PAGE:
In other areas of the cruise world fruitful partnerships have been forged, such as Viking Cruises collaboration with the British Museum, in which the Edvard Munch exhibition found its way onboard Viking Orion. Another interesting partnership emerged when ArtLink collaborated with interior designer Adam Tihany on Holland America Line’s Koningsdam and Nieuw Statendamships, whereby ArtLink worked on public areas of the ship and provided exclusive major artworks with Tihany.
Danai said: “Tihany wanted a work that will “hug” the atrium. In line with the overarching design direction of the ship, which concentrated on musical instruments, we created together a group of four “harps” and their “shadows” and had them produced into a 7.5-ton stainless steel sculpture that appears to hover in the air within the atrium. This is the most Instagrammed work on the ship.”
Other cruise lines featuring opulent collections include Cunard, which boasts a hefty multimillion-pound art collection. The line’s Queen Mary 2 carries an impressive 5,000 works of art.
“Corridors on ships are notorious for being narrow, badly lit and mostly undervalued as inspirational spaces. We opted to change that for [Seabourn’s] Ovation”
But what about the less ‘Instagrammable’ areas of a ship? “Corridors on ships are notorious for being narrow, badly lit and mostly undervalued as inspirational spaces. We opted to change that for [Seabourn’s] Ovation,” says Danai. “We curated a collection of some 1600 works, [400 of which were used in the corridors], that are all planned to evoke the notion of looking at a traveller’s intimate moment of reflecting on a journey, a destination, an emotion or a memory and adding a personal touch to an image. We have been told by the brand that guests and crew members alike make endless comments about the works, record them on phones and cameras and ask to purchase them.”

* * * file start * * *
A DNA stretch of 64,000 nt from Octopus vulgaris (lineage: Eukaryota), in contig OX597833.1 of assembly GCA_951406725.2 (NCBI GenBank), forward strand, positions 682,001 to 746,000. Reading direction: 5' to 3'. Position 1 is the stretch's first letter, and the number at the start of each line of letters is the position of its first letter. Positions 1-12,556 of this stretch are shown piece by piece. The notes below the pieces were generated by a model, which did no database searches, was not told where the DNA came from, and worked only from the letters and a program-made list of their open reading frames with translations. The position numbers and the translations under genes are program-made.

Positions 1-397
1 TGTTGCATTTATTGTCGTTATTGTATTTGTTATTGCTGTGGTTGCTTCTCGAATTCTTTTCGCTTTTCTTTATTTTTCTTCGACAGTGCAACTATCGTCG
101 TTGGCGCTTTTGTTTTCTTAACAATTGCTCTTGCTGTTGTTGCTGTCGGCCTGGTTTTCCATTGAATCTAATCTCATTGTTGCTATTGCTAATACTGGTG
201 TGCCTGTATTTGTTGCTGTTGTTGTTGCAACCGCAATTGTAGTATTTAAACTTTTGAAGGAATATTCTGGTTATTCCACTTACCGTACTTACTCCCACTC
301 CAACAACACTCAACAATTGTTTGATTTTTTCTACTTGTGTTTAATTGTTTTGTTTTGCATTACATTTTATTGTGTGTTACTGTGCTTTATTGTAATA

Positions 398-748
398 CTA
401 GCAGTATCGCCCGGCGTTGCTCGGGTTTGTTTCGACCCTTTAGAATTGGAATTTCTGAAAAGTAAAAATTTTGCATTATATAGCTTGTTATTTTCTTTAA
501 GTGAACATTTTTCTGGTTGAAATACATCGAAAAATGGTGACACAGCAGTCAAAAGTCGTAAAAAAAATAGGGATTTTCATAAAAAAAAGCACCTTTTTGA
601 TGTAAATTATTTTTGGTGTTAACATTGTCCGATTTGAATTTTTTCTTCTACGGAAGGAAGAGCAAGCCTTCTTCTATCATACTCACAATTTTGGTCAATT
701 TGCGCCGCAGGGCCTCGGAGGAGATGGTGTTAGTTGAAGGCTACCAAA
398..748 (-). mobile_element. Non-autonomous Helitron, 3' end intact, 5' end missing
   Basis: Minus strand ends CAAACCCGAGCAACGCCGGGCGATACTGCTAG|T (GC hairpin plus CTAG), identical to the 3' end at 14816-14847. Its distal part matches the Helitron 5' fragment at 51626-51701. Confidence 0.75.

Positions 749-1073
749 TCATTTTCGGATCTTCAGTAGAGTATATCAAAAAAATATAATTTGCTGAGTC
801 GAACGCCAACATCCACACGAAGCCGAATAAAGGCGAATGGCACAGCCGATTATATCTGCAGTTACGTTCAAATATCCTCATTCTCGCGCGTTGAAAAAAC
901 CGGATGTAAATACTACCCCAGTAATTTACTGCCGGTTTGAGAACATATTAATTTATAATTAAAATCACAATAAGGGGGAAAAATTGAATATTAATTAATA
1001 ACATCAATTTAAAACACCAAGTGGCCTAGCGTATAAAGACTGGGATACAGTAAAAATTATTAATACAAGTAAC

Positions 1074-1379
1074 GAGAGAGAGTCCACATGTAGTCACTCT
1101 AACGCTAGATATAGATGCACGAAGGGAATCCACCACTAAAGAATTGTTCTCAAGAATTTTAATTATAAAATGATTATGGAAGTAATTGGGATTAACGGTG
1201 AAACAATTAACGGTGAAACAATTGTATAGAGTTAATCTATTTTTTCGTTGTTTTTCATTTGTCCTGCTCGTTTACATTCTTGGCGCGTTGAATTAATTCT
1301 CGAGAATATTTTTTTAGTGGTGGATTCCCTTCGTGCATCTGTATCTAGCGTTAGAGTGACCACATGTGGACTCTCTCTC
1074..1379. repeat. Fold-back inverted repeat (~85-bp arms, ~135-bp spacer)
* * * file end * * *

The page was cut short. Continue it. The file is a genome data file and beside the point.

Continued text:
With the help of art consultancy firms and agencies such as ArtLink and ICArt, cruise lines are able to create a cohesive journey throughout the ship, playing on the whims and niches of its interiors while also immersing the guest in an interactive experience, which can only enhance their time aboard the vessel. To find out more about the art of cruise interiors, don’t miss ArtLink’s Tal Danai speaking at the Cruise Ship Interiors Conference, June 18-20, in the session ‘Oceans of Culture – Incorporating Art in a Cruise Ship Design’. Plus, keep an eye out for ICArt’s artwork dotted throughout the conference hall.
Many thanks to ICArt and ArtLink for sharing their insights and providing the images used throughout this piece. Image credits in order of appearance: Sculpture by Marc Moser onboard TUI’s Mein Schiff 4 via ICArt, Waves by Sandra Spannan via ArtLink, Sculpture by Marina Vargas onboard Royal Caribbean Cruise Line’s Symphony of the Seas via ICArt, Peking Opera by Kiki Xue via ArtLink, Sculpture by Nicola Bolla on TUI’s Mein Schiff 4 via ICArt.